CWG: Salute to spirited show

By Agency Published on Apr 16, 2018 03:33 PM IST

New Delhi: India finished third at Gold Coast with medals tally of 66 medals (their third-best ever) including 26 Gold, 20 Silver and 20 Bronze.

From the teen shooting trio of Manu Bhaker, Mehuli Ghosh and Anish Bhanwala, the historic table tennis performance by Manika Batra to the arrival of a very confident Neeraj Chopra on the big stage, India had its next crop of stars ready to challenge the world.

India's run so far has won a total of 504 medals in the Commonwealth Games, which is the fifth highest overall in the history of the meets.

India have a total of 181 Gold, 175 Silver and 148 Bronze in all the Commonwealth Games ever held. The first meet was held in 1930 in Hamilton in Ontario, Canada, and ws called the British Empire Games. It has taken place every four years since then (with the exceptions of 1942 and 1946, which were cancelled due to the Second World War).

India's first participation came in the 2nd edition of the CWG at London, England in 1934. India won only one medal at that edition where Rashid Anwar won Bronze in the freestyle welterweight class.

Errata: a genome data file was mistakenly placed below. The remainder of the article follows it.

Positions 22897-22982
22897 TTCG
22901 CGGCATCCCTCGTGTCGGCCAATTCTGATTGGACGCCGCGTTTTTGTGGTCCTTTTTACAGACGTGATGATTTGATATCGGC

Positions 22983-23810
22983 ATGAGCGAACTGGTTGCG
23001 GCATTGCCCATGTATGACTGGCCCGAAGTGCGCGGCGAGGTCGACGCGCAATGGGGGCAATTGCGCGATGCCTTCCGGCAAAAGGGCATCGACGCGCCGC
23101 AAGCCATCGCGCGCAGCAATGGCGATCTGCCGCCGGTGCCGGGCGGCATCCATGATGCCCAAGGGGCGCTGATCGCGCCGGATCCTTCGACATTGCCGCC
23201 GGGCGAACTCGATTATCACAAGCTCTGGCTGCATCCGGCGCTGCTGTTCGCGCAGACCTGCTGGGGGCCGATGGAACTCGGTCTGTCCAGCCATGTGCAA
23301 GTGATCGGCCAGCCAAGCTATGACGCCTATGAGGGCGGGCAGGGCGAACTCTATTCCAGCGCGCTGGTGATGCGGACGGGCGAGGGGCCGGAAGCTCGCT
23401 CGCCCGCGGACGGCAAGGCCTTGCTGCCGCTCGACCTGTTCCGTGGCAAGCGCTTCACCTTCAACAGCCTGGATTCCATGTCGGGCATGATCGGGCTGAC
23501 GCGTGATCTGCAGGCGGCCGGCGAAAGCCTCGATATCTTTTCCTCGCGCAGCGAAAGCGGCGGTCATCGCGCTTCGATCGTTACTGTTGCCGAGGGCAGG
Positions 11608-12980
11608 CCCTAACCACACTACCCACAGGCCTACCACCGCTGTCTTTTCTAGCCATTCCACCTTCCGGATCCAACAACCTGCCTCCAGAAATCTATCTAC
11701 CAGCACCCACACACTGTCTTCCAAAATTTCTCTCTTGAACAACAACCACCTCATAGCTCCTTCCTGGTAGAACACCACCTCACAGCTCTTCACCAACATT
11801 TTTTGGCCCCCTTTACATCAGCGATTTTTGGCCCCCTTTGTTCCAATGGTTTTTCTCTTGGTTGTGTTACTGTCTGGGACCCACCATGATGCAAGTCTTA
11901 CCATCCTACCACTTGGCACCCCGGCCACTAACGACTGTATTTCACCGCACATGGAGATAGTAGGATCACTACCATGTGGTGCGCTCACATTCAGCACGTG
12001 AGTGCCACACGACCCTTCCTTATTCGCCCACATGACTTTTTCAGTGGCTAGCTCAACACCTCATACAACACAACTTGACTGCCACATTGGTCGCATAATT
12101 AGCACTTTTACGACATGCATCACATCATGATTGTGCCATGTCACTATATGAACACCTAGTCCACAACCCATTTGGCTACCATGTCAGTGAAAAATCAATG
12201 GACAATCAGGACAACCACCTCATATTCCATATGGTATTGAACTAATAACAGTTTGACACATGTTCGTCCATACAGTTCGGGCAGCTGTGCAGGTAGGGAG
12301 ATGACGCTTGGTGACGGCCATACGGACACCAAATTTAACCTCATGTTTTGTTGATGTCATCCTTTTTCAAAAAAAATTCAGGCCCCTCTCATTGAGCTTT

India's best ever performance came at the 2010 edition at home held in New Delhi. A total of 101 medal came under the country's flag with the hosts finishing second behind Australia. India managed a record 38 Gold, 27 Silver and 36 Bronze at the XIX Commonwealth Games.

The next best of India's CWG haul came in 2002 which was held in Manchester, England. India won a total of 69 medals -- 30 Gold, 22 Silver, 17 Bronze.

At 2018 in Gold Coast, India finished third in the medals tally with 66 medals (their third-best ever) including 26 Gold, 20 Silver and 20 Bronze.

Saina Nehwal provided the final day golden touch with her women's singles gold, much like the 2010 Games where her top finish was a shade more significant for it took the overall tally to 100.


With 26 gold, 20 silver and as may bronze medals, India signed off third on the table a promotion of two positions from Glasgow and it was a combination of youth and experience which delivered the results.

The likes of M C Mary Kom, Seema Punia and Sushil Kumar showed that experience can never be discounted either, turning back the clock to deliver performances which were nothing short of awe-inspiring.

While the shooters, weightlifters, wrestlers and the boxers were expected to bring home the maximum share of medal, there was a significant new addition to that in table tennis.